Tuesday, July 7, 2009

Why? Why? Why?

A chain of why's formed from viewing a mediocre violin performance of Piazzolla's Tango Etude No. 3. Why would someone post such a unflattering performance? Why would someone play an etude written for flute on a violin? Why, for that matter, did Piazzolla write not one but four etudes for flute?

I think the answer to the first "why" is that the offending video was posted by a clueless "friend" - if you are a performer, watch out for the tiny camcorders pointed your way. Answer to the second is because it is nice music for not just the flute but for many instruments as will been demonstrated in the three posted videos below. It is the third question which really puzzles me. The flute was fundamental to early tango but Piazzolla was hardly tied to early tango in any way. Piazzolla did include a flute part in the original score for Maria de Buenos Aires and included a flute player, Arturo Schneider, in the later formations of his octet in the late 70's. One his most popular works (from the perspective of frequency of performance), Histoire du tango was composed for flute and guitar. Were these written for Schneider? Were they written as commissions? Were they written as a gift for a special friend? Did Piazzolla secretly play the flute? Perhaps the answer is written somewhere and most certainly there are those alive today who know the answer to those questions. Hopefully, you will read the answer here some day. If you already know the answer, please comment below.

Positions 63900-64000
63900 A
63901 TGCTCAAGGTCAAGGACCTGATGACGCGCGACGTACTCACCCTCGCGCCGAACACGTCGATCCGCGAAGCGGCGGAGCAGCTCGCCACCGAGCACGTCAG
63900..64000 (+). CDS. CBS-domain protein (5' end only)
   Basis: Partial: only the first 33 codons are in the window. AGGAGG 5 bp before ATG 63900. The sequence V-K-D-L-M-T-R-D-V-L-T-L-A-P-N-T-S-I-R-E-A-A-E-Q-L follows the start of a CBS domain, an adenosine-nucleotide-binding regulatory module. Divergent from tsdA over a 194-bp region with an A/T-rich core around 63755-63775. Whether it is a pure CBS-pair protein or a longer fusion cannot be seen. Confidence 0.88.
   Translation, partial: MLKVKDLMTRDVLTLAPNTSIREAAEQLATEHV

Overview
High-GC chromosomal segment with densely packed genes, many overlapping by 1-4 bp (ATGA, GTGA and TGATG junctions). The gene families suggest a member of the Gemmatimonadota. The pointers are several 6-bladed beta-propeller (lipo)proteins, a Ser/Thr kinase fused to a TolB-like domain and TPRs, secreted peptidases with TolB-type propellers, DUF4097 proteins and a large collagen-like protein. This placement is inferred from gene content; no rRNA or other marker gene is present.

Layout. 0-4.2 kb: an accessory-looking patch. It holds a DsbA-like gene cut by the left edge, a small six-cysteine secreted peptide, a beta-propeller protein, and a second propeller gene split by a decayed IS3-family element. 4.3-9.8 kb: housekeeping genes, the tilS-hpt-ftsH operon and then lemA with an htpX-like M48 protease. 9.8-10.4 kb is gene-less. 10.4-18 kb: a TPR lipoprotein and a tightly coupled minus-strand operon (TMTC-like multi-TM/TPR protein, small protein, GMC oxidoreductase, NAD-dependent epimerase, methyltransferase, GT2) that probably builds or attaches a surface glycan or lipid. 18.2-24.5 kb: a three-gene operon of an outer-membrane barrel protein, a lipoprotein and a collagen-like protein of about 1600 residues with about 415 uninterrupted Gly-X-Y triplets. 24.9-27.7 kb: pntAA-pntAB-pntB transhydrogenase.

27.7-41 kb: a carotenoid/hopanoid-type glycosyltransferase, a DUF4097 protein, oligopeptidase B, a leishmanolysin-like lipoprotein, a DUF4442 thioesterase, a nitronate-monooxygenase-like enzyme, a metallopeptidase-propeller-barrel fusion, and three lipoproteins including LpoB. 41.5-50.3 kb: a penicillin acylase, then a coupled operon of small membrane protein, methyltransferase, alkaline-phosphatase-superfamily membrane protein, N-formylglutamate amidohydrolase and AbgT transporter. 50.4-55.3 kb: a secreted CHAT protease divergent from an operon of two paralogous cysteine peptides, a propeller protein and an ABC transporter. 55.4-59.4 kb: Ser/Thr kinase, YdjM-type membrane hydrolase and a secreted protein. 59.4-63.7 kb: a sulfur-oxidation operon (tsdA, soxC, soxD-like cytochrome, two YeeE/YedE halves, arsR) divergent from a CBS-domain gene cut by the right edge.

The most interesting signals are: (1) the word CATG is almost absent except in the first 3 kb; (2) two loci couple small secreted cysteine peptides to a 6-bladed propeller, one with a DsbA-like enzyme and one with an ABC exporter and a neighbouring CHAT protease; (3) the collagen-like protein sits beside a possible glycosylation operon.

While the etudes were written for flute, they are challenging and intriguing enough that all sorts of instruments attempt them: violins, guitars, mandolins, clarinets and baritone horns. Here are three examples of Tango Etude No. 3 for you to compare and contrast. The first is played on flute by Frieda Chan (you need to go 3' 40" into the video to see No. 3). The second, the strongest of the three in my view, is on violin by Jean (Rudy) Perrault from the University of Minnesota at Duluth. And the third, the most unusual, a virtuosic performance on clarinet by Anton Dressler at the Hong Kong International Chamber Music Festival.

If the videos do not appear below, click these links for flute, violin and clarinet.

To learn more about Piazzolla videos, visit the Piazzolla Video site.

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